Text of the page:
In which year did Facebook launch?
And the answer: 2004.
While a student at Harvard University, Mark Zuckerberg launched what he called "The Facebook." Within the first day, 1,200 students had signed up. Today the website has nearly 3 billion monthly users around the world.
Today, Facebook is the largest social network in the world, yet it certainly didn't start that way. In 2003, it began at Harvard as Facesmash, which was an online service much more reminiscent of a modern-day dating site. While it was popular in its 2-day existence (450 people flocked to the site and voted 22,000 times), it was quickly shut down due to Zuckerberg's improper acquisition of university resources. However, Zuckerberg was not deterred. In January of 2004, he registered a URL called The Facebook, and began developing a new social network that launched in February 2004.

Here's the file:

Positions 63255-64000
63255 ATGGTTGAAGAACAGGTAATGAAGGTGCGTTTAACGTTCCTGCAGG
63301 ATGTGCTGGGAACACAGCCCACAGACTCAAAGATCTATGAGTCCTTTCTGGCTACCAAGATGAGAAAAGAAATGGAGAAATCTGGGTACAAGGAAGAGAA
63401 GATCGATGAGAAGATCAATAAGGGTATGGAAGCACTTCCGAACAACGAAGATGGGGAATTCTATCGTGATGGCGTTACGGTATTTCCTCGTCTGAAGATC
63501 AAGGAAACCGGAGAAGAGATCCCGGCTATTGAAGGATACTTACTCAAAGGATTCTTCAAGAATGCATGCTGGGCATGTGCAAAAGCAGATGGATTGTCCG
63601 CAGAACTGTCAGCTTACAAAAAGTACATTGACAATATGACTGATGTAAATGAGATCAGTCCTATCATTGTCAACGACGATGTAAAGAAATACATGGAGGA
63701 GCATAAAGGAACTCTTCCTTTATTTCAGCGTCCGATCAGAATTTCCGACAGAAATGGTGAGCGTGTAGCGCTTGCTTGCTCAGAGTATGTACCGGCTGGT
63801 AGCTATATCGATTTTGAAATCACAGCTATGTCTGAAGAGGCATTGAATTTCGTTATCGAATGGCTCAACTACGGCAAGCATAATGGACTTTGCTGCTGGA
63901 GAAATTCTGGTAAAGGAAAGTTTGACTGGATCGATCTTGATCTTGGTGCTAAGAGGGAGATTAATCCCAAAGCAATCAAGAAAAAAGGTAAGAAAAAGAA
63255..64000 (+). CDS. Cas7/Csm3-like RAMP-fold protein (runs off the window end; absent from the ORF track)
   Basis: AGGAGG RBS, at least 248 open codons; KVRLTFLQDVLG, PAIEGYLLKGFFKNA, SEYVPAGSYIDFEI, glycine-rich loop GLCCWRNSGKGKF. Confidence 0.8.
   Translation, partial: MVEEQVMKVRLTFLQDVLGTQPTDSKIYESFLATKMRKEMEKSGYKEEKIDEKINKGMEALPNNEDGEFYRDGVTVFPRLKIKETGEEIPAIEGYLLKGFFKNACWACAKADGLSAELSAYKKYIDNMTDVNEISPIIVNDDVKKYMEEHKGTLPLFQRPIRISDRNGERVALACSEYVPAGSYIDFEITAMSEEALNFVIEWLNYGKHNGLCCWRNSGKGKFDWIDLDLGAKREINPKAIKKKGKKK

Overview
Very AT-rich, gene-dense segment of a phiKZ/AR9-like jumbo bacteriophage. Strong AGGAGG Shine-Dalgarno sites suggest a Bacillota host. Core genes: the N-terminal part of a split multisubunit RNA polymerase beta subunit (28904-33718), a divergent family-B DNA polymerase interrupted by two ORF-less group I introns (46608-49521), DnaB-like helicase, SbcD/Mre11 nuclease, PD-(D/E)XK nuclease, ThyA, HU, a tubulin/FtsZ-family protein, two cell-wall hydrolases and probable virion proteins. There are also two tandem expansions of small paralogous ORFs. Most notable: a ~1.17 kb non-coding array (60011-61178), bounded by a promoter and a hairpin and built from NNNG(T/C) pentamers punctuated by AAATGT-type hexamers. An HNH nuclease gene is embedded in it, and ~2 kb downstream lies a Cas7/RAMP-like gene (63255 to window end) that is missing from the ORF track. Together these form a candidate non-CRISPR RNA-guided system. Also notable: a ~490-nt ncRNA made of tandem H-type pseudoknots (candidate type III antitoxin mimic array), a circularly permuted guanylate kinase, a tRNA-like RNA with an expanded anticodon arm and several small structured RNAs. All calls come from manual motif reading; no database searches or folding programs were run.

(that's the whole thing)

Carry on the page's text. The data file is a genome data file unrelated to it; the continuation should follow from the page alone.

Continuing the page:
The new site, known as "The Facebook," allowed Harvard students to post photographs, personal information, class schedules and even clubs they were a part of. Soon, the popularity of the site had expanded beyond Harvard, as other Ivy League institutions such as Yale and Stanford were allowed to join. By June 2004 more than 250,000 students from 34 schools had signed up, and by the end of the year it had surpassed a million active users.
In many ways, Facebook's novel popularity stems from its authenticity. From the beginning, Zuckerberg insisted that members be transparent about their identities by forbidding false profiles. This design allowed for more person-to-person contact on the site, which was ultimately a huge shift in marketing and advertisement strategies into the 2010s. Even political movements have found significant momentum on Facebook, as beginning in the 2008 election, individuals would form groups to support their preferred candidates.
Learn more about the history of Facebook here.